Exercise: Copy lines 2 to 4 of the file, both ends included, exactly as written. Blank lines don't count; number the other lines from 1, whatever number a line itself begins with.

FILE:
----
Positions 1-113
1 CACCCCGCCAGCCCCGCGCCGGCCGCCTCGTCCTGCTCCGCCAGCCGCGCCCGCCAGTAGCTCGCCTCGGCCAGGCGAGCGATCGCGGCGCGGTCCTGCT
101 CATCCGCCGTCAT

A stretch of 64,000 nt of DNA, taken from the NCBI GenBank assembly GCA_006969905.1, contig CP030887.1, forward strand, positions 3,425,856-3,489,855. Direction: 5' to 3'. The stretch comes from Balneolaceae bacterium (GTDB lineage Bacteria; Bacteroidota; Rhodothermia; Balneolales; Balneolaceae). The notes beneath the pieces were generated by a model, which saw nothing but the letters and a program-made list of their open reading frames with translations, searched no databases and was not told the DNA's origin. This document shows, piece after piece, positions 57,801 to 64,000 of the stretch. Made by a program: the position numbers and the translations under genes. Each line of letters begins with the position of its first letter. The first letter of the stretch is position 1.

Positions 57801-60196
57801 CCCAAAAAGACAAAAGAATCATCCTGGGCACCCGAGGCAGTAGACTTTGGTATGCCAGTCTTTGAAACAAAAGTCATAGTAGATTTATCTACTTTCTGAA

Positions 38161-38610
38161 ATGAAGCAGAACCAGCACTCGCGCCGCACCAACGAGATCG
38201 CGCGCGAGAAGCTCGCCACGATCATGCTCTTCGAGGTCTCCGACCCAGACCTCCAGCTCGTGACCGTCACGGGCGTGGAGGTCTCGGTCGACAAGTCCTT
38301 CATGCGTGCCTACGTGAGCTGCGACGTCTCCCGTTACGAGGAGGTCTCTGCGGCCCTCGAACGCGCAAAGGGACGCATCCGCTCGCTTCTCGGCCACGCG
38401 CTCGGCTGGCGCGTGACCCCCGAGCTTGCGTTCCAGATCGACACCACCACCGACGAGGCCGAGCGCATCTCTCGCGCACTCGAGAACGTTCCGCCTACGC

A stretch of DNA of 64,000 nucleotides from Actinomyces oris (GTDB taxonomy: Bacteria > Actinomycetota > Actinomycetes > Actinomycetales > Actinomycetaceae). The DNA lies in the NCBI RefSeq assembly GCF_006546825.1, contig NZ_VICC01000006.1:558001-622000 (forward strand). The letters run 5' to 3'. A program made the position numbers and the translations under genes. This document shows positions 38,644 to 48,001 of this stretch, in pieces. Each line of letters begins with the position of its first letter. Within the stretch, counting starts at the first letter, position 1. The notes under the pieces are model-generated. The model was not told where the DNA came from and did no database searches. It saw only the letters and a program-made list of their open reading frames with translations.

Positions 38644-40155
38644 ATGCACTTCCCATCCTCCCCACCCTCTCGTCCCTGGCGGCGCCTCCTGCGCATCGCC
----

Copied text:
1 CACCCCGCCAGCCCCGCGCCGGCCGCCTCGTCCTGCTCCGCCAGCCGCGCCCGCCAGTAGCTCGCCTCGGCCAGGCGAGCGATCGCGGCGCGGTCCTGCT
101 CATCCGCCGTCAT

A stretch of 64,000 nt of DNA, taken from the NCBI GenBank assembly GCA_006969905.1, contig CP030887.1, forward strand, positions 3,425,856-3,489,855. Direction: 5' to 3'. The stretch comes from Balneolaceae bacterium (GTDB lineage Bacteria; Bacteroidota; Rhodothermia; Balneolales; Balneolaceae). The notes beneath the pieces were generated by a model, which saw nothing but the letters and a program-made list of their open reading frames with translations, searched no databases and was not told the DNA's origin. This document shows, piece after piece, positions 57,801 to 64,000 of the stretch. Made by a program: the position numbers and the translations under genes. Each line of letters begins with the position of its first letter. The first letter of the stretch is position 1.